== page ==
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The correlation between diabetes and heart disease

There are more than 30 million Americans living with diabetes in 2020. And heart disease is among the leading causes of death for adults with type 2 diabetes. In fact, the Centers for Disease Control and Prevention (CDC) estimate that 7 in 10 people with diabetes over age 65 will die of heart disease and that 1 in 6 will die of stroke.

Diabetes is a chronic health condition that impacts the processes for how your body turns food into energy. When someone has diabetes, their body does not produce or properly use insulin, a hormone that converts glucose (or blood sugar) into energy, causing sugar to build up in the bloodstream.

“Too much glucose in the blood can damage the blood vessels and nerves connected to the heart and brain. This can lead to an array of vascular-related conditions, including an increased risk for heart attack and stroke,” says Joel M. Phares, M.D., a specialist in cardiovascular disease on the medical staff at Maury Regional Medical Center in Columbia and affiliated with Vanderbilt Heart. “However, by managing your diabetes and reducing other risk factors, you can help to delay the development of heart disease.”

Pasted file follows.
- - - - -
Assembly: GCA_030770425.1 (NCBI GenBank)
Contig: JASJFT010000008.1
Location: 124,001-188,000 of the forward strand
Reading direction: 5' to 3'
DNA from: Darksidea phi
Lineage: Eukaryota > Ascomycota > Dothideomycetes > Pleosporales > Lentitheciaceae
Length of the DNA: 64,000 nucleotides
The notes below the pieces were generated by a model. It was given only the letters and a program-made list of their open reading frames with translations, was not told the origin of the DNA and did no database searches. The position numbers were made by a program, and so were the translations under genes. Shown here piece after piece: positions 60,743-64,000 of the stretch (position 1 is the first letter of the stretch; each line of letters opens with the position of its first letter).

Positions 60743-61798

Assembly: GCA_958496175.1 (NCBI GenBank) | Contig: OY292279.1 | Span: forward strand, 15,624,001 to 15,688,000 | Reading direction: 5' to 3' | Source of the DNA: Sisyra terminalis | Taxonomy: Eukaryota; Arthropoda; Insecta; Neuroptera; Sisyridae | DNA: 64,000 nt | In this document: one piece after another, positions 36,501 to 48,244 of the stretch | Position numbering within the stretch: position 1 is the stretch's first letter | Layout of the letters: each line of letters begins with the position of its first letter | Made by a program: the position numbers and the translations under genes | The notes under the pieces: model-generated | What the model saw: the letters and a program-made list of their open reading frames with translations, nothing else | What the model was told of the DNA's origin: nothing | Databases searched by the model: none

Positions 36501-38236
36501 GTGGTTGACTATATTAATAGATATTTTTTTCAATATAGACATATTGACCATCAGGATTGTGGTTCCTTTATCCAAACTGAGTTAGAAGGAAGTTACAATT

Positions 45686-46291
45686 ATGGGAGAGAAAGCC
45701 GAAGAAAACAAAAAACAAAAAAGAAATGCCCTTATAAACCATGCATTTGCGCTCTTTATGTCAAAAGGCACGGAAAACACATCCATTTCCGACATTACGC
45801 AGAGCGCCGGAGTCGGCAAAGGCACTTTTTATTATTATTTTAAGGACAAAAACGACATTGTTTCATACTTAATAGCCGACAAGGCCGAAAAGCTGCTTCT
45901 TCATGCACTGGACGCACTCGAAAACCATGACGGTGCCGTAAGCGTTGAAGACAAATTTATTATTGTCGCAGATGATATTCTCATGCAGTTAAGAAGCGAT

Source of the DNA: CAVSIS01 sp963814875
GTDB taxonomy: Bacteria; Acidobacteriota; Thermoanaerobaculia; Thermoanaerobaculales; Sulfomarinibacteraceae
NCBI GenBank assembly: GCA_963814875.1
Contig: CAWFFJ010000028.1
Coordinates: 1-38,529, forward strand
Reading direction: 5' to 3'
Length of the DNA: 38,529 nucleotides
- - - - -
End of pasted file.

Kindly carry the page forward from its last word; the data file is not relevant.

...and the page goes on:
According to the American Heart Association, risk factors for developing heart disease — particularly when paired with diabetes — include:

  • High blood pressure
  • Abnormal cholesterol and/or high triglycerides
  • Obesity
  • Lack of physical activity
  • Poorly controlled blood sugars
  • Smoking

“The long-term effects of diabetes can take a significant toll on your circulatory system,” Dr. Phares says. “That is why it is essential for those with diabetes to meet regularly with their health care provider to manage the disease and these risk factors. Your doctor might also recommend vascular screenings and a consultation with a cardiologist as appropriate to monitor your risk.”

Maury Regional Medical Center in Columbia offers a number of services for diabetes management, including an eight-hour diabetes self-management class and a nutrition therapy program for diabetes (both available with a physician’s order) as well as a monthly support group for those with the disease and their family members. Vascular screenings and cardiology services are also available.

An official headshot of Dr. PharesJoel M. Phares, M.D.,

is a board-certified specialist in cardiovascular disease on the medical staff at Maury Regional Medical Center in Columbia, Tennessee. He is affiliated with Vanderbilt Heart.



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